“My doctor said, ‘If you spasm it’s only human, it’ll make people aware of what can happen to spinal-cord victims,’ ” Reeve said. “But it was not going to make me happy. It would make people feel sorry for me.”
As he rolled out of his dressingroom door, a bump triggered a spasm. Reeve flopped over at the waist and his arms and legs were left hanging. Aides repositioned him, and he went on without incident.
“I sort of willed myself to not have anything go wrong,” he said.
He appeared that night before millions as he does in his home, his blue eyes and square jaw as lively as in the movies, but attached to a body as immobile as marble.
Before the accident, Reeve had helped to found the Creative Coalition, a social advocacy group. He was also one of the most persistent celebrity lobbyists defending the National Endowment for the Arts.
Now, he has turned to speaking on behalf of spinal-injury patients.
He is on the board of the American Paralysis Association, which raises money for research. On May 13 he will be the host at a reception in Washington for another group promoting research, the Dana Alliance for Brain Initiatives. The following day he hopes to meet with President Clinton.
Last month he sent a letter to all 50 U.S. senators asking for support on a health-care issue he became aware of while he was a patient at the Kessler Institute for Rehabilitation in New Jersey. For the first time, his wife read the fine print on his health insurance policy, which he had bought through a union when he was a television actor, and learned that he had a lifetime cap of $1.2 million in benefits. With his care costing $400,000 a year, his benefits were suddenly inadequate.
He was not alone. About 60 percent of employer-sponsored health plans have lifetime caps, he learned, with $1 million the industry standard. Each year about 1,500 people exhaust their benefits with little choice but to spend their assets until, impoverished, they turn to Medicaid.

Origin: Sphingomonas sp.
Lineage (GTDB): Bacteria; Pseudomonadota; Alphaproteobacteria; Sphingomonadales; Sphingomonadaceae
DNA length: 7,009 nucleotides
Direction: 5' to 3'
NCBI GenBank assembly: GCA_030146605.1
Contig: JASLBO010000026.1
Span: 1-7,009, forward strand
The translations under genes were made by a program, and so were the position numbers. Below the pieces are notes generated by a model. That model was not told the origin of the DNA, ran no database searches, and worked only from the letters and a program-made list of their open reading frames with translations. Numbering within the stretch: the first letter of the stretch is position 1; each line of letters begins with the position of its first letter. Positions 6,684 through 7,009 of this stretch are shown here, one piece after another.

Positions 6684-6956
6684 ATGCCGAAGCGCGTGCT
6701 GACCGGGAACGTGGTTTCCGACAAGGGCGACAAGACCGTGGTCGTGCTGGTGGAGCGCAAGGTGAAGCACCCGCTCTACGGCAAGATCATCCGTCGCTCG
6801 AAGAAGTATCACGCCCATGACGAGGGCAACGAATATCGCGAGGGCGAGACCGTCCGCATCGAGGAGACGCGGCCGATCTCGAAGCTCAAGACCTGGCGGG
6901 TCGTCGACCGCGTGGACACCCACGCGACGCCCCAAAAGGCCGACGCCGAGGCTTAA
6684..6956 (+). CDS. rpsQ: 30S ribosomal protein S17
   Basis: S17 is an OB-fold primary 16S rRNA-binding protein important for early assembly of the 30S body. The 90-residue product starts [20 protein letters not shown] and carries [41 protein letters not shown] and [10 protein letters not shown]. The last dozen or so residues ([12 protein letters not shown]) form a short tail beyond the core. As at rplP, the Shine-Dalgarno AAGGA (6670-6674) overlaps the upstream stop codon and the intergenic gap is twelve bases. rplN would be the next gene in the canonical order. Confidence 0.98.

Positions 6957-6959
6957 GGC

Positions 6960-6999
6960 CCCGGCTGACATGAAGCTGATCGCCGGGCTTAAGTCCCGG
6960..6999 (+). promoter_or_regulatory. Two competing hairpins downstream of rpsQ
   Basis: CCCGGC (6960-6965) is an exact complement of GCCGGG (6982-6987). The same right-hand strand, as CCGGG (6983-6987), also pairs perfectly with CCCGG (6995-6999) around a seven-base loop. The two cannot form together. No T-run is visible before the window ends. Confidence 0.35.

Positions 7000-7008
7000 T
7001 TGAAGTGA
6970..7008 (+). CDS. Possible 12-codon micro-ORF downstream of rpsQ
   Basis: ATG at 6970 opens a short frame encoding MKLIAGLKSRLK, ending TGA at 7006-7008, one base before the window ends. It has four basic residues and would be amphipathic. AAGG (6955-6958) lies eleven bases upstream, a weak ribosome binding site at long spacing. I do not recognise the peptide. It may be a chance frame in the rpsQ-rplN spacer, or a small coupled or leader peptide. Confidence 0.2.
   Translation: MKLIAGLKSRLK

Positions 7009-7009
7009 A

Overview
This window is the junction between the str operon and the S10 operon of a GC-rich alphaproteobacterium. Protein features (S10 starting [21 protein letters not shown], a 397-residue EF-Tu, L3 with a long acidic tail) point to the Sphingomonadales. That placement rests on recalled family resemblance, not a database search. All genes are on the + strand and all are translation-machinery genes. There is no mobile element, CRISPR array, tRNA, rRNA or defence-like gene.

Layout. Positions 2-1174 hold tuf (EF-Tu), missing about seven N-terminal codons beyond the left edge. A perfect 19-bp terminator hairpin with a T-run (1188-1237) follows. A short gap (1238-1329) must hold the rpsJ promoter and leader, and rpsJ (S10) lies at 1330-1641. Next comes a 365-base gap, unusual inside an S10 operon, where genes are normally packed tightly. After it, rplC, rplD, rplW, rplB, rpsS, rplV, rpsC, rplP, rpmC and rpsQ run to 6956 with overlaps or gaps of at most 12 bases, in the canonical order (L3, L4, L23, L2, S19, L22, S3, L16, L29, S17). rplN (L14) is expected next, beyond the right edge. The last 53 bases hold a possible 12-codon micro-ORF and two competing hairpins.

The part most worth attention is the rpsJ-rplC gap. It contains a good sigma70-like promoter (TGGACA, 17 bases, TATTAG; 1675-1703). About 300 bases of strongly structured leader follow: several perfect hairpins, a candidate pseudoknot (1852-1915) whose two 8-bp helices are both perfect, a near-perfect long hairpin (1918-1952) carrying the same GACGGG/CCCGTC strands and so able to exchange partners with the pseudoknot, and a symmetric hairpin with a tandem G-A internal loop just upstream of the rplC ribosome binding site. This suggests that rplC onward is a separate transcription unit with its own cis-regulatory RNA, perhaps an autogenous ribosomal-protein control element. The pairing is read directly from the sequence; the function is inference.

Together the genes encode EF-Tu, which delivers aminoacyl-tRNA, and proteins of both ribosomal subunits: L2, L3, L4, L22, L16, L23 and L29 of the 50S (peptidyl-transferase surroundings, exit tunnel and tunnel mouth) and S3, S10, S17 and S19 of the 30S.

“Every day much of the discussion in the halls of Kessler would be about insurance,” Reeve said. A paralyzed construction worker had to sell his house, he said. Others faced invading the money they had saved for their children’s educations.
In his letter to lawmakers, Reeve asked for support for a proposal by Sen. James H. Jeffords, R-Vt., to raise lifetime caps to $10 million. The measure, which Jeffords introduced during a floor debate Thursday, is opposed by insurance companies and employers’ groups, who say it will amount to a costly shackle on business.
“It’s simply inaccurate in my opinion that employers can’t afford it,” Reeve said. “It would not be a hardship to them economically, and it would be the right thing to do.”
But even supporters of the $10 million cap admit that, because of Senate politics, their cause is a long shot.
Reeve said that once his primary insurance policy runs out in two years, he has another policy that should last for three more years.
“That’s a total of five,” he said. “I’m expecting that within five years, if we get the funding, I’ll be up and around. I’m not kidding. I really believe that.”